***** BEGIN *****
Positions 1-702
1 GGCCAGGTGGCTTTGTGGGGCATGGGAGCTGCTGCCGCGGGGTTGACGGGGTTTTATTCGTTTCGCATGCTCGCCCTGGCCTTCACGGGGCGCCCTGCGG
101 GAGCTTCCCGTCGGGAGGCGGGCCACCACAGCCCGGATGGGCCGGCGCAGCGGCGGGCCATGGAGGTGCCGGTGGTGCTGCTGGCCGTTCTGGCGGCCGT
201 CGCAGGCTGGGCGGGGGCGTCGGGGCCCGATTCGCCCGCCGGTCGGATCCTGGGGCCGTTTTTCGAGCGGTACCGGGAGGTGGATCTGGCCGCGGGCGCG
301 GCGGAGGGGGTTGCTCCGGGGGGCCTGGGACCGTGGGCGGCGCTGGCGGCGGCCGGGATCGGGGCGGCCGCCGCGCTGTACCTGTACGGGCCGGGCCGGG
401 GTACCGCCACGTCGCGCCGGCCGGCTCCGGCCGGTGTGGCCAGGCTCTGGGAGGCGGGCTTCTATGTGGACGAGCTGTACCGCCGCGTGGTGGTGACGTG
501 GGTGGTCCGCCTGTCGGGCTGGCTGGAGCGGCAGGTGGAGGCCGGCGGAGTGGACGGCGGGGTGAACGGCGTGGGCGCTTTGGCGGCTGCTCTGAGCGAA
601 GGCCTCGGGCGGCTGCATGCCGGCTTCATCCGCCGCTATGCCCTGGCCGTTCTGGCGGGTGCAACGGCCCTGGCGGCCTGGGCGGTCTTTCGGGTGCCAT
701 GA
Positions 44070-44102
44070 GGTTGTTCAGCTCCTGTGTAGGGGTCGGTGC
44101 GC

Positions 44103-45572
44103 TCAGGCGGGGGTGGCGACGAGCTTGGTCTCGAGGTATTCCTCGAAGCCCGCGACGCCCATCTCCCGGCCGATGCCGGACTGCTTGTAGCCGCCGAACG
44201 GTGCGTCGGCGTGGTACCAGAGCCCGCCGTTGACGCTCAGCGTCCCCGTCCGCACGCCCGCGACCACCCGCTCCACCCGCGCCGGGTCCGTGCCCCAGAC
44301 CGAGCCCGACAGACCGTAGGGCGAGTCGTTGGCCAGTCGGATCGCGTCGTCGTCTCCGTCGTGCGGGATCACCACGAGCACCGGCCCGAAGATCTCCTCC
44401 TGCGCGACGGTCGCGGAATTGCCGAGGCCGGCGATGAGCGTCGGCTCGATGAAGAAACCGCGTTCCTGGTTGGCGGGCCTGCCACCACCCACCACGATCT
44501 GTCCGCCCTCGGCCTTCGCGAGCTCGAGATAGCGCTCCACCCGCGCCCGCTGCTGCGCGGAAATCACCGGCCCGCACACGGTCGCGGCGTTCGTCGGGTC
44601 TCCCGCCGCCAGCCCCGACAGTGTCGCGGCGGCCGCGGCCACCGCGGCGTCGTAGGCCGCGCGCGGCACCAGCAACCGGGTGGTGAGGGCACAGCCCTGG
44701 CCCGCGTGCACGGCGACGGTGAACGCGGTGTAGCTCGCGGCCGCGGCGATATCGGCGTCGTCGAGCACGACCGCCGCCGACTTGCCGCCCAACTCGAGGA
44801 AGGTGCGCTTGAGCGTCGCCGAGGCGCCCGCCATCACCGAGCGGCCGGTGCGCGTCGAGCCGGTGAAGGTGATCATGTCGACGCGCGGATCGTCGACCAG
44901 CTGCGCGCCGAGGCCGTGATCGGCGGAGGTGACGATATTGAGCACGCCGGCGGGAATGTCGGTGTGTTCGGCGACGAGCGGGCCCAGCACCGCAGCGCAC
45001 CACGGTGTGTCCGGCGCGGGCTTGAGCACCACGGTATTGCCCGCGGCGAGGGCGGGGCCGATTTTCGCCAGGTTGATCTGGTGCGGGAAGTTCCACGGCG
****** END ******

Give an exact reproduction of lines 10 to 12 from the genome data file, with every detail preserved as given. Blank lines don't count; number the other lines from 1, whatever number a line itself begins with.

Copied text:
Positions 44070-44102
44070 GGTTGTTCAGCTCCTGTGTAGGGGTCGGTGC
44101 GC